6. When the cakes are nearly cool, prepare your toffee mixture. In a glass bowl over simmering water, place your toffee pieces and butter together. Gently heat until the butter and candy begins to melt and become runny. You’ll need this to have a fairly runny consistency in order to spread over your cake. If you need to, you can add more butter or a bit of milk to help lighten the consistency. Once the toffee is melted, quickly spread a layer over the top of two of your cakes. Be careful not to work it too hard as it cools, because it can tear your cakes.


7. Next, make your chocolate ganache. Similar to the toffee, melt your chocolate pieces and salt in a bowl over simmering water. Once everything is melted, add in the sweetened condensed milk; cook for 1-2 minutes, stirring constantly until everything is smooth. Remove from the heat, then add in the butter and vanilla, stirring for 4-5 minutes until smooth. Let the ganache cool to room temperature before transferring to another bowl. Add in the cream and beat with a hand mixer on high speed until it reaches the consistency of buttercream. If you need to, you can add a bit of icing sugar to help with the consistency. Once it’s ready, spread the ganache over your toffee layers.

8. Once all of your cakes are toffee-d and ganache-d, layer them up so that the cake with nothing on it is the top layer. Then whip up your chilled ginger cream to make the frosting. Pour the cream through a fine mesh strainer to remove the ginger pieces. Beat with a hand mixer on high speed until the mixture starts to foam. Then add in your icing sugar and continue to mix on high speed until stiff peaks form. Use the whipped cream immediately and spread over your cake.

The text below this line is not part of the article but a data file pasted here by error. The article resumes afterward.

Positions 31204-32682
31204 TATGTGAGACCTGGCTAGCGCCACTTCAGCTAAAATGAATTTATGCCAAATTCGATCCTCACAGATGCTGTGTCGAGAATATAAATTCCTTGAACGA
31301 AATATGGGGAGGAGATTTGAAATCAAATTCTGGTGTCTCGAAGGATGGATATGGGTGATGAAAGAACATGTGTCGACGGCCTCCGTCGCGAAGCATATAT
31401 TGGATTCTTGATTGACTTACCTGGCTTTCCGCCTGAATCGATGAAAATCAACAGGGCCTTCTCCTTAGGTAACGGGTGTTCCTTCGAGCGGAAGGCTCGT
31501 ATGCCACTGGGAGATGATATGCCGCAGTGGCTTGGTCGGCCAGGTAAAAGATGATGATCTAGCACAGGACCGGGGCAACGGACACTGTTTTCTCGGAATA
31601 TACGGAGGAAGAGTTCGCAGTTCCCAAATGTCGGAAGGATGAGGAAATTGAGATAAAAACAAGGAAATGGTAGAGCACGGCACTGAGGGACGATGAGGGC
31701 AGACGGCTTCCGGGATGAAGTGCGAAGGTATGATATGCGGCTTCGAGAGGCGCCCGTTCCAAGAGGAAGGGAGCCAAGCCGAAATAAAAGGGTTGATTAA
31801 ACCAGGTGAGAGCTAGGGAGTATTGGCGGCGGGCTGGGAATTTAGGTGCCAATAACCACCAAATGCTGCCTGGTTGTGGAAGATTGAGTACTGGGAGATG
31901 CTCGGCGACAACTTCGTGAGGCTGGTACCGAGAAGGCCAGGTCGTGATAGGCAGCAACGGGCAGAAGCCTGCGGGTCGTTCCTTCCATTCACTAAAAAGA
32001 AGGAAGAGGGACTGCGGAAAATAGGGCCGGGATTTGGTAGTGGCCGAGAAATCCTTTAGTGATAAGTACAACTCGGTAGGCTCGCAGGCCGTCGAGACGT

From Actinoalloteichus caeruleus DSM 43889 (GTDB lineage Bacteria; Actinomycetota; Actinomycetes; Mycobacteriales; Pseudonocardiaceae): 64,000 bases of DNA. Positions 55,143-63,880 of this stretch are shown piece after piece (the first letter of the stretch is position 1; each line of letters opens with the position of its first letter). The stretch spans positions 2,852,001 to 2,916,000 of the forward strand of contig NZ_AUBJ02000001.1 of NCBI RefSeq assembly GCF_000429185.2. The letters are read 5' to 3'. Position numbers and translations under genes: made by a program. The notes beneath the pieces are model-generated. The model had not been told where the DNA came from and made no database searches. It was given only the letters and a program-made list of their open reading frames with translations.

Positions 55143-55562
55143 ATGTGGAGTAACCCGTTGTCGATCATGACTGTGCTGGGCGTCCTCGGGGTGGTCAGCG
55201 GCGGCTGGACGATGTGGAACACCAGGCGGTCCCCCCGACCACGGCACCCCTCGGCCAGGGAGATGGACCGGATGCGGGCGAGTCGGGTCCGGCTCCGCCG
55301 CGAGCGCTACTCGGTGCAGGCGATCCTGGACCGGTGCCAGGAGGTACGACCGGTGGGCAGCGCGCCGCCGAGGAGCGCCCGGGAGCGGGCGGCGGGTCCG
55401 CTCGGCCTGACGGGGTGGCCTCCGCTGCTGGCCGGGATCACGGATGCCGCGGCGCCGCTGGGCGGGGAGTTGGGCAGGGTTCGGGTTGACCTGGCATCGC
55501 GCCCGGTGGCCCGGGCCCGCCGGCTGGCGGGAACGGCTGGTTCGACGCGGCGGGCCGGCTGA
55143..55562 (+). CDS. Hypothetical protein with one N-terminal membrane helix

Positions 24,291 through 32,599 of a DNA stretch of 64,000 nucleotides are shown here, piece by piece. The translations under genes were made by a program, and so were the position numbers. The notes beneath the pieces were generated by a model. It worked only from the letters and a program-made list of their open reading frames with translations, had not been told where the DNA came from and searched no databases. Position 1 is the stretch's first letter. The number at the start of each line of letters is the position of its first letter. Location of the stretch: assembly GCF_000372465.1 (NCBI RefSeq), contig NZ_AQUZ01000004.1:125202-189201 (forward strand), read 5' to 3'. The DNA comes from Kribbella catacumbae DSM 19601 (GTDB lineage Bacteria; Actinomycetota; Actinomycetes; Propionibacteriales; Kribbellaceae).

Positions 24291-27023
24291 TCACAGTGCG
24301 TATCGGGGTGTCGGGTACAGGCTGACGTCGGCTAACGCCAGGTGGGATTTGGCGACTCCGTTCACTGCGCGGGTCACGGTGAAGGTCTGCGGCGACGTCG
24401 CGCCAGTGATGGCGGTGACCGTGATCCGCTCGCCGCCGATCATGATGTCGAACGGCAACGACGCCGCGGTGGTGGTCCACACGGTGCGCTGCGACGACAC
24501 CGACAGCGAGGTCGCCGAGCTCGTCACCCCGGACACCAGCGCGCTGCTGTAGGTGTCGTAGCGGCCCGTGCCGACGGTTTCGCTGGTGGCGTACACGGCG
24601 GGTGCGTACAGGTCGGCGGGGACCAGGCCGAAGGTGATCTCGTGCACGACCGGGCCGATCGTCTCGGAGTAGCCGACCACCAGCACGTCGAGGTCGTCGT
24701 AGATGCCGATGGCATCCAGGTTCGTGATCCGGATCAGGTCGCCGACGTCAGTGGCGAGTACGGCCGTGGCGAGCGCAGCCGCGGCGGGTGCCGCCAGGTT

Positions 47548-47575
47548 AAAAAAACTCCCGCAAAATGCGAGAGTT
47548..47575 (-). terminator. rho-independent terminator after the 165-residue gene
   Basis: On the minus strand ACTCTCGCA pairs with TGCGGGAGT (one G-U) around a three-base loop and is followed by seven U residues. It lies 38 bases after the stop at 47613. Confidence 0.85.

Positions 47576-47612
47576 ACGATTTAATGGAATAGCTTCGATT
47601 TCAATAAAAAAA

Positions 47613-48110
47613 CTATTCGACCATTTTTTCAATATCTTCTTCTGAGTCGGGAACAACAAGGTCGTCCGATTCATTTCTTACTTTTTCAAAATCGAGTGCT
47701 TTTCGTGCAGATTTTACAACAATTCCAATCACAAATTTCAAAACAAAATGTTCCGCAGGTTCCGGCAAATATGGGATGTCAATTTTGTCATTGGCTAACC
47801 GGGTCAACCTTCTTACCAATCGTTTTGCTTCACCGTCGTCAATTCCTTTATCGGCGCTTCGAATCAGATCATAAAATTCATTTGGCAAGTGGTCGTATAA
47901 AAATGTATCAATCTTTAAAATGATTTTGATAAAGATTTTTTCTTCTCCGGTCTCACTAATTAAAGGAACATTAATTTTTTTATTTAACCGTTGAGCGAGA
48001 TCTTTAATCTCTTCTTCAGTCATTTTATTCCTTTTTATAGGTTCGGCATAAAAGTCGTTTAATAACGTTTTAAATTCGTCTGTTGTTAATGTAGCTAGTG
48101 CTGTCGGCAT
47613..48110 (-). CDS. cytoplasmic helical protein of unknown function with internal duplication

9. Finally, decorate your cake however you’d like using fresh gingerbread cookies, mint, and cranberries.

Pumpkin Cookies

Don’t say I didn’t warn you! I am seriously on a pumpkin spree. This week I made pumpkin cookies, which came out really puffy and soft, like fresh gingerbread. I think they’d be perfect drizzled with chocolate or, even better, in a pumpkin whoopie pie with a maple and pecan filling. Hmmmm, I may actually have to make those soon!

These cookies were delicious, and addictive. I think I ate about five of them! Big thanks to Diamonds for Dessert for the recipe!


  • 2 1/2 cups flour, sifted
  • 1 teaspoon baking powder
  • 1 teaspoon baking soda
  • 1 teaspoon cinnamon
  • 1/2 teaspoon nutmeg
  • 1/2 teaspoon salt
  • 1/2 cup (115 grams) butter, softened
  • 1 1/2 cups sugar
  • 1 cup canned pumpkin (or cooked and mashed up)
  • 1 egg
  • 1 teaspoon vanilla


1. Preheat oven to 350° F (approx 1750°C). Line a few cookie sheets with baking paper and set aside.

2. In a large bowl, sift together the flour, baking powder, baking soda, salt, cinnamon, and nutmeg.

3. In the bowl of your mixer, cream together the butter and sugar until light and fluffy, then beat in the eggs and vanilla. Once everything is incorporated, add in the pumpkin.

4. Stir in the sifted dry ingredients and mix until the dough forms. Spoon out even portions of the dough in about 2-Tablespoon sized portions (or you can use my favorite gadget, the cookie dough baller!).  Take a fork and dip it in a bowl of water and gently press the top of the ball down to form a criss-cross pattern and to form the dough into a slight oval.

5. Bake for 10-15 minutes until firm. They will get nice and puffy. Let them cool on the cookie sheet for about 2 minutes before moving to a cooling rack.